TucsonSentinel.com relies on contributions from our readers to support our reporting on Tucson's civic affairs. Donate to TucsonSentinel.com today!
If you're already supporting us, please encourage your friends, neighbors, colleagues and customers to help support quality local independent journalism.

It's just that study after study shows Trump supporters who aren't likely to get the vaccine.

Look, I've always thought someone working a ranch of farm shouldn't be forced to wear a mask. But in these universities, people are right on top of each other in classrooms and getting lunch at the student union.

For their part, the universities don't seem to be fighting the order.

Maybe when it starts tearing through Kappa Kappa Gamma and Sigma Alpha Epsilon, Kylie and Trevor will get the point. I'd stay away from Dirtbag's for the next year or so.

Ducey's order will put us at risk but his own people far more than others. Who are they most at risk from? Other QAnon-following fauna.

So if we are truly polarized and no longer associating with people who see the world our way, then some people are going to surround themselves with other deniers and provide the virus a big juicy feast.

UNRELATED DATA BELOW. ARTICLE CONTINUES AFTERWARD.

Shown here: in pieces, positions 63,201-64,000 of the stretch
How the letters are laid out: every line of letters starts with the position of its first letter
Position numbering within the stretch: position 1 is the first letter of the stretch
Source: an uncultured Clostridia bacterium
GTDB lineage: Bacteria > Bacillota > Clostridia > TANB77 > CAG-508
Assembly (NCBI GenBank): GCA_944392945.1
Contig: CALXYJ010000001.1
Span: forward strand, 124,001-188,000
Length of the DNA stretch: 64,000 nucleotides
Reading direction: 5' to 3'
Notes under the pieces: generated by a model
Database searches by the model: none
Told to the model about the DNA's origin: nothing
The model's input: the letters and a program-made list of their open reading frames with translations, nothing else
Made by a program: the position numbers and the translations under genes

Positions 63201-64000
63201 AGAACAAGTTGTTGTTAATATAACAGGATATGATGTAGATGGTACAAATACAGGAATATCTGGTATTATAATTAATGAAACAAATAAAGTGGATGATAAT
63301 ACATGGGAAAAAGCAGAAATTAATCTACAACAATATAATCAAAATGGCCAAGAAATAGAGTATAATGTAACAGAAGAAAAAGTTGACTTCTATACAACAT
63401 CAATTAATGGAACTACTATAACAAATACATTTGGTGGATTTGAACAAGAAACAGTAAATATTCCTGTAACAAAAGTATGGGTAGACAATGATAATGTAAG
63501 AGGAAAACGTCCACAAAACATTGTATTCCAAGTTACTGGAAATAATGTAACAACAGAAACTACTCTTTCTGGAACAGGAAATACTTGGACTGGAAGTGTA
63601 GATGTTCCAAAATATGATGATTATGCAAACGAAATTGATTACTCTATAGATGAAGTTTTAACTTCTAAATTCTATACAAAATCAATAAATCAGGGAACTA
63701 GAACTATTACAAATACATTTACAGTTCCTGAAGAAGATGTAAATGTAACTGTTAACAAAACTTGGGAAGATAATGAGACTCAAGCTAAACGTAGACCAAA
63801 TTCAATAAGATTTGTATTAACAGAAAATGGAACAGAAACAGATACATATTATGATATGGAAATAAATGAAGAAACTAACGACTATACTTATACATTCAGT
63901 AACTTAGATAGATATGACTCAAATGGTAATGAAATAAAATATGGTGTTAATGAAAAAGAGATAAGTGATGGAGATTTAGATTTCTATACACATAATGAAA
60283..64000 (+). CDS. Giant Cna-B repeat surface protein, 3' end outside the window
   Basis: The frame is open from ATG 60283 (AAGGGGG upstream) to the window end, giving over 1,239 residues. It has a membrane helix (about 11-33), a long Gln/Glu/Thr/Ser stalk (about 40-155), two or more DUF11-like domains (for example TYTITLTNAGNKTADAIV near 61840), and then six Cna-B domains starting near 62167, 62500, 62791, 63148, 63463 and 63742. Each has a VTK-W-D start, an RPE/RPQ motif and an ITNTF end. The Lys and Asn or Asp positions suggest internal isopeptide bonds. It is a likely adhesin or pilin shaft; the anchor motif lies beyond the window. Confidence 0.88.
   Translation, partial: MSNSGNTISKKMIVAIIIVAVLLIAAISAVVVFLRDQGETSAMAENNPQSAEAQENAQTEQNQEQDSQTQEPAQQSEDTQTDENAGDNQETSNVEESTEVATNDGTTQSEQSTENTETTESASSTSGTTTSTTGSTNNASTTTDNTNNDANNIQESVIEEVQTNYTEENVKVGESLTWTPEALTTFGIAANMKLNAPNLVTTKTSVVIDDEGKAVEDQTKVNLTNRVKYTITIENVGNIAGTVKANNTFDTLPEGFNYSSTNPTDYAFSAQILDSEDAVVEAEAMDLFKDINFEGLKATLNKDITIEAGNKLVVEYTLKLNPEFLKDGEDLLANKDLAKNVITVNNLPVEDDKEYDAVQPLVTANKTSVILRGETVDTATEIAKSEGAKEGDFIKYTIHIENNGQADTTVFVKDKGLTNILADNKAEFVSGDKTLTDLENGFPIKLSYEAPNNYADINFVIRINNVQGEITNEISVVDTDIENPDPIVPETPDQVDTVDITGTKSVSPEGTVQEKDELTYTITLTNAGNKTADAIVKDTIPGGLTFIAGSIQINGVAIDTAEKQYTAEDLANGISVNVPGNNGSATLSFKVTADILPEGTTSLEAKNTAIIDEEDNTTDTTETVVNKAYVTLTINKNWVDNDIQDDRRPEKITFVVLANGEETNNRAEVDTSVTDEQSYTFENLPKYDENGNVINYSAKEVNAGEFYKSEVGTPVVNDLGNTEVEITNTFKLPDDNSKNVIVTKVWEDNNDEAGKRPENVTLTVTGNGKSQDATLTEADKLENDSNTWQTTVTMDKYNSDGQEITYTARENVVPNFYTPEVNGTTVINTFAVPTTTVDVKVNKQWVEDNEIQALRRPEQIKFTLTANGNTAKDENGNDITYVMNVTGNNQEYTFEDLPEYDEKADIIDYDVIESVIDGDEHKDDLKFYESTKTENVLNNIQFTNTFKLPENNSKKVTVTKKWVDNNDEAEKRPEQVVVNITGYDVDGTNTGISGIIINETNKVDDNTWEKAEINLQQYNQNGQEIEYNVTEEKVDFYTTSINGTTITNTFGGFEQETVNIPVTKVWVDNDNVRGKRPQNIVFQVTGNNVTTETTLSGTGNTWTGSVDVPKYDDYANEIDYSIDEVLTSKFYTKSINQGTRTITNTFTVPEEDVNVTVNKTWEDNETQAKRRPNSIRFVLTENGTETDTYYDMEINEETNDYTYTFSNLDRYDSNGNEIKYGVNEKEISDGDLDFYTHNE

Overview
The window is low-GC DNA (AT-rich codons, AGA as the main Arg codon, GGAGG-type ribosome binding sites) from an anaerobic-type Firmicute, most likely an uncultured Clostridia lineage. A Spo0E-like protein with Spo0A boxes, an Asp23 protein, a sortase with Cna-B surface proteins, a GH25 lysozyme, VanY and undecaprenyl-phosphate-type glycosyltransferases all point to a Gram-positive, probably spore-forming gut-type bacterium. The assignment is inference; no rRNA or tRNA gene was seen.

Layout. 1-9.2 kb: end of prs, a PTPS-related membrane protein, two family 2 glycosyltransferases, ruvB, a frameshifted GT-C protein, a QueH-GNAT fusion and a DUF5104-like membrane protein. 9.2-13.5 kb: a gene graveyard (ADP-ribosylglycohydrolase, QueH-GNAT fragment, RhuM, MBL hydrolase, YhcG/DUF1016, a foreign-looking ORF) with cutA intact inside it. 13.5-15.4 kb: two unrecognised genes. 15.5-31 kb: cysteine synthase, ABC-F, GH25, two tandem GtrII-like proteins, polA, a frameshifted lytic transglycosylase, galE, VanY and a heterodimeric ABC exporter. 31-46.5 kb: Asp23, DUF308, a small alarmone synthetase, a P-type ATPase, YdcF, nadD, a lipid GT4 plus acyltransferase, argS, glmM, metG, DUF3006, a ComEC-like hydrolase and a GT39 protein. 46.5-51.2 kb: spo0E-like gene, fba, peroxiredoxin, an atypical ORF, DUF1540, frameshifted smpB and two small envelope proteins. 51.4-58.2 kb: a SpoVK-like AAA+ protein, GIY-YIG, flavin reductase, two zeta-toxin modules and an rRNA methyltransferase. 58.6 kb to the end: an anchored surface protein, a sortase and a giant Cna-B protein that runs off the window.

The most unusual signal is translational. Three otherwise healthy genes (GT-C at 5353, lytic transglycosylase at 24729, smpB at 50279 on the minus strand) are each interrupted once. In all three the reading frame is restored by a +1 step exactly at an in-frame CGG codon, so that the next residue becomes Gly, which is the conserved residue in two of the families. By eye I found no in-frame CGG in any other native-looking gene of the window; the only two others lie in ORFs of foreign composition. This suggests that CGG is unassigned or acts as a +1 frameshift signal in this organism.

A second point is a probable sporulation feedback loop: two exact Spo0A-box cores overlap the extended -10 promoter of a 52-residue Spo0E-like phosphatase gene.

Latte-lapping liberals will do a hell of a lot better.

I guess this is one way for Ducey to balance out voter suppression. He can just expose Republicans to a deadly virus without any defense.

A Chinese plague that's not that bad

Here's what I don't get about the self-deceivers who won't take basic public health prescriptions against the virus.

If I understand their paranoid worldview properly, then the coronavirus is a plague unleashed upon the world by the sinister Chinese Communist Party. Thank God, Donald John Trump heroically developed a vaccine to save us all from this Red menace.

On the other hand ... the virus isn't that bad and no one can tell them the vaccine isn't part of a giant conspiracy to use the SAT to take their guns away.

So ... yeah ... That's what we have to work with ...

Thanks to our donors and sponsors for their support of local independent reporting. Join Lynnette Casey, Mark Casey, and Jake Jacob and contribute today!